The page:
November 14, 2018
This week we’re getting to know more about new-to-us instructor Debora Stewart and her work in abstract pastels & mixed media! Debora is the author of the best-selling Northlight book, Abstract Art Painting: Expressions in Mixed Media and a series of Northlight videos on abstract painting. She teaches workshops throughout the United States and has juried national competitions in pastel. Debora is a Master Pastelist with the Pastel Society of America and in the Master’s Circle of the International Association of Pastel Societies.
Debora will be joining us from July 7-13, 2019 for a 5-day workshop on Creating Expressive Abstracts in Soft Pastel.
Q: What are some of your favorite tools for creating your work?
DS: I like to use a mixed media approach to my soft pastel paintings. I really like to develop an abstract structure on which to develop the pastel painting. This underlying structure can be developed from a variety of materials including black gesso, fluid acrylics, inks, water soluble graphite and charcoal and other various mark making materials. I also build a textured surface with clear gesso. My favorite pastels are Unison and Girault but I use many others. One can never have too many pastels!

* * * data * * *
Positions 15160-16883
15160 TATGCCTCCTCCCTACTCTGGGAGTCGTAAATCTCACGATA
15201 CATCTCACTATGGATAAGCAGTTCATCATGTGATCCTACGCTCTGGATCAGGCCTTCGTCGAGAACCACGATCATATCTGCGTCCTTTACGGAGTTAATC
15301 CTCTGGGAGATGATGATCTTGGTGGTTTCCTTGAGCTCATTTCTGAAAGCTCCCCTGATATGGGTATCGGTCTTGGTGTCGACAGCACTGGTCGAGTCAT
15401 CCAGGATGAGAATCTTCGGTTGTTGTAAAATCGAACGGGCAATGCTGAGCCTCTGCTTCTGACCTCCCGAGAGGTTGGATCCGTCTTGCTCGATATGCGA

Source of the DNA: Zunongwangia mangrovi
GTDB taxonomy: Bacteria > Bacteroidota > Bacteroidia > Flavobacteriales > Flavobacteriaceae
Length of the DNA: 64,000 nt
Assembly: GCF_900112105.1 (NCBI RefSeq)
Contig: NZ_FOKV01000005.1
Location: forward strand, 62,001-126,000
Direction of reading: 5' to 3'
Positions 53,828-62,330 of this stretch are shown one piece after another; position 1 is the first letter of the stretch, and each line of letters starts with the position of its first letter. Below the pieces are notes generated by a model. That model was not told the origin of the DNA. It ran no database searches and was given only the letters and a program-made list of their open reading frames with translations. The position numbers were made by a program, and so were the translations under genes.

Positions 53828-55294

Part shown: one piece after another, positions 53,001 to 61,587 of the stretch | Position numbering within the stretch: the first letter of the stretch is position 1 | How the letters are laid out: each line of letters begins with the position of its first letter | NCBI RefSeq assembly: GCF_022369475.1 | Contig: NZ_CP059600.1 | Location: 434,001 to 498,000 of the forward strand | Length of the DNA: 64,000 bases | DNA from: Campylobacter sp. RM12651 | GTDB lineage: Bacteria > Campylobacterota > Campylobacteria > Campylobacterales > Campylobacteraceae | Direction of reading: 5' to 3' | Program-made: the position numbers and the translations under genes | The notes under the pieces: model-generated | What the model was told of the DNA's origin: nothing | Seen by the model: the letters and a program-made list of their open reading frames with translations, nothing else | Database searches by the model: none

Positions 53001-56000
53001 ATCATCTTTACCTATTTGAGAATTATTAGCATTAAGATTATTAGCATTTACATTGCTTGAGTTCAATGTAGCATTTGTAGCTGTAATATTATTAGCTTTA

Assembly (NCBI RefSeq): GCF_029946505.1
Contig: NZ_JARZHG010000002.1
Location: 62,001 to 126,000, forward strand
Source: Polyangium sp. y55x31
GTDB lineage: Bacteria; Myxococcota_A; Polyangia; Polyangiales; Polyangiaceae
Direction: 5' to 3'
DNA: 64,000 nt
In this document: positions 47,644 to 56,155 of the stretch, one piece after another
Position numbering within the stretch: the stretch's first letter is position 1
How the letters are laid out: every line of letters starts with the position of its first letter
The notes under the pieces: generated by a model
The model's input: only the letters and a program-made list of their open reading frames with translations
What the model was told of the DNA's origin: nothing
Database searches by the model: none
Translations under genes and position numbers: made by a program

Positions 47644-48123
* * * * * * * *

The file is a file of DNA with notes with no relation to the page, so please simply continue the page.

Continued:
Q: Tell us a bit about how you plan to conduct your workshop. Will it be more structured with specific tasks for students or will be it be more free form with students exploring their own work with your guidance?
DS: I do have a structure that I follow. Each day has a different focus from creating abstract compositions, color theory, use of underpainting and ground, developing a series, finding your style and evaluating your work. Each day includes power point discussion on the days objectives, short demonstrations of techniques, exercises to help artists learn techniques, individual working time to explore the technique and ending in individual and group processing of the day. Each day builds on the day before so that by the end of the workshop artists will have a thorough understanding of how to proceed on their own.
Q: What influences your work?
DS: Nature influences my work. Most of my work is a reaction to time spent in nature. Sometimes you can see the evidence of more observational drawings I have created from gardens. Other times my work is memory based from a specific place. The materials also influence my work. I love the act of drawing and the physicality of making marks on paper. I really try to absorb time spent quietly in nature and allow it to come out later on paper or canvas.